Besides normal salaries and wages, you may make other payments to, or on behalf of, your workers. This section covers the most common of these and explains the tax treatment for each.
Allowances can be taxable or tax-free, and are usually paid as a result of:
- an industrial collective or agreement, or
- an agreement made between the employer and employees—commonly known as an in-house agreement
Taxable allowances must have PAYE deducted, along with the employee’s wages. If you do not do this, you could be liable for the PAYE that should have been deducted, as well as penalties. Tax-free allowances should be added to your employees’ net wages (wages after PAYE) when you pay them. Show the total amount of tax-free allowances paid in your Wage book. You do not need to apply for IRD approval to pay tax-free allowances to your employees. You can decide for yourself (using IRD guidelines) whether the allowance you want to pay will be tax-free or not.
To help you work this out IRD has set out the 3 types of allowances commonly paid.
- Benefit allowances
- Reimbursing allowances, and
- Travelling allowances.
IRD can also issue binding rulings on which allowances may be paid tax-free.
Benefit allowances are payments made in addition to salary or wages, which benefit the employee. A benefit allowance is taxed with the employee’s wages in the pay period it is paid.
Food or accommodation provided to employees may also be a benefit allowance. The taxable benefit is the difference between the market value of the benefit provided, and any amount the employee pays. Add the taxable value of the benefit to the employee’s wages each pay period, and deduct PAYE from the total.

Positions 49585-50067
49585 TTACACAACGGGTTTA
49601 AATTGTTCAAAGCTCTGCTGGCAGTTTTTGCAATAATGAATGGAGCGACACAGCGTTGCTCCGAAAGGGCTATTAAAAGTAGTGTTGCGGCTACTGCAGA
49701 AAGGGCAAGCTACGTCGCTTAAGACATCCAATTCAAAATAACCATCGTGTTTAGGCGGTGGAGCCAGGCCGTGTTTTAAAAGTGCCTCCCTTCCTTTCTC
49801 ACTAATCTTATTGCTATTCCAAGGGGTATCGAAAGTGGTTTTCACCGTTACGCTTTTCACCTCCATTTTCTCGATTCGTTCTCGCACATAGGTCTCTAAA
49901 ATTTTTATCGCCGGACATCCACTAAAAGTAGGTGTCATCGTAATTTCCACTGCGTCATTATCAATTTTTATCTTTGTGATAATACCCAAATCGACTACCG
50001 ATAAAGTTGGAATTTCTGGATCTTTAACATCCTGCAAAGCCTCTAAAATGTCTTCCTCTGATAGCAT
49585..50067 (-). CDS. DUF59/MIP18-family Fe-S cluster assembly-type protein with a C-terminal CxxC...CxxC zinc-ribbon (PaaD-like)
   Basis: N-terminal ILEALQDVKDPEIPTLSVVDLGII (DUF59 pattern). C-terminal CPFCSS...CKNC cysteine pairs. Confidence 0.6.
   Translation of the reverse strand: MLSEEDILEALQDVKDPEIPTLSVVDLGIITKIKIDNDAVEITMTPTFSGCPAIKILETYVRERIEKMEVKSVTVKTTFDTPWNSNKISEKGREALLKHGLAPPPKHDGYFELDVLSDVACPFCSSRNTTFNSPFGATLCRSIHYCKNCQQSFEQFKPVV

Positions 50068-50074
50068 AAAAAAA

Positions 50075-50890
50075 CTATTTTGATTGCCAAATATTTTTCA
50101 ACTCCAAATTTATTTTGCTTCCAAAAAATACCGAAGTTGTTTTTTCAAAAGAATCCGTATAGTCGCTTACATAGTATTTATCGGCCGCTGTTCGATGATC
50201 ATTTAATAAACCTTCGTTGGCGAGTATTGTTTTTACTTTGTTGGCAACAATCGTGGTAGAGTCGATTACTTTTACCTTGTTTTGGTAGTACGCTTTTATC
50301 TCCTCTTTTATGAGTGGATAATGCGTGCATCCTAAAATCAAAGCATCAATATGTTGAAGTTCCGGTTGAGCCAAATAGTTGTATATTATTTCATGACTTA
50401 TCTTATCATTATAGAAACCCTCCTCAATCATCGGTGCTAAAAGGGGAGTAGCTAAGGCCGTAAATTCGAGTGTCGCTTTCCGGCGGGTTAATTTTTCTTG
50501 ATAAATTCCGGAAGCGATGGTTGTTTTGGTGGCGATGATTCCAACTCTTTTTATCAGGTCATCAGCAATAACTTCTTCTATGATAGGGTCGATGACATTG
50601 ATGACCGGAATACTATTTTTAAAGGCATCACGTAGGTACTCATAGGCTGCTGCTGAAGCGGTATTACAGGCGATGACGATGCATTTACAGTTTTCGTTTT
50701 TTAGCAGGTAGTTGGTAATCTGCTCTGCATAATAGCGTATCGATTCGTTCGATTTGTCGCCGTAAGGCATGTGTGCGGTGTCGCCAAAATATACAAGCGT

- Market value of accommodation $150 per week
Less rent paid $ 90 per week
Value to be added to wages and taxed – $ 60 per week
If the employee paid no rent, the value to be taxed would be $150 per week.
Any allowance you pay to an employee instead of providing them with accommodation is fully taxable.
Reimbursing allowances are payments made to employees to compensate them for expenses they have had while doing their job—such as meal allowances, mileage allowances or tool money. Reimbursing allowances are not taxable. However, if the payment is more than the employment-related expenses, the excess is taxable.
A cash allowance paid to an employee for travel between home and work may be tax-free. It is tax-free if the amount paid reimburses an employee’s additional transport costs and one or more of the following special circumstances exist:
- the employee is working outside the normal hours of work (e.g, overtime, shift or weekend work)
- the employee needs to transport work-related tools and equipment (eg, the employee normally takes the bus to work but has to use some other type of transport to carry work-related gear)
- there is a temporary change in workplace
- the employee is travelling to fulfil an obligation for the employer
- there is some other condition of the employee’s job
- there is no adequate public transport system serving the workplace
For all the special circumstances above, except the lack of adequate public transport, the tax-free amount is the actual cost of travelling between home and work, less the employee’s usual transport costs.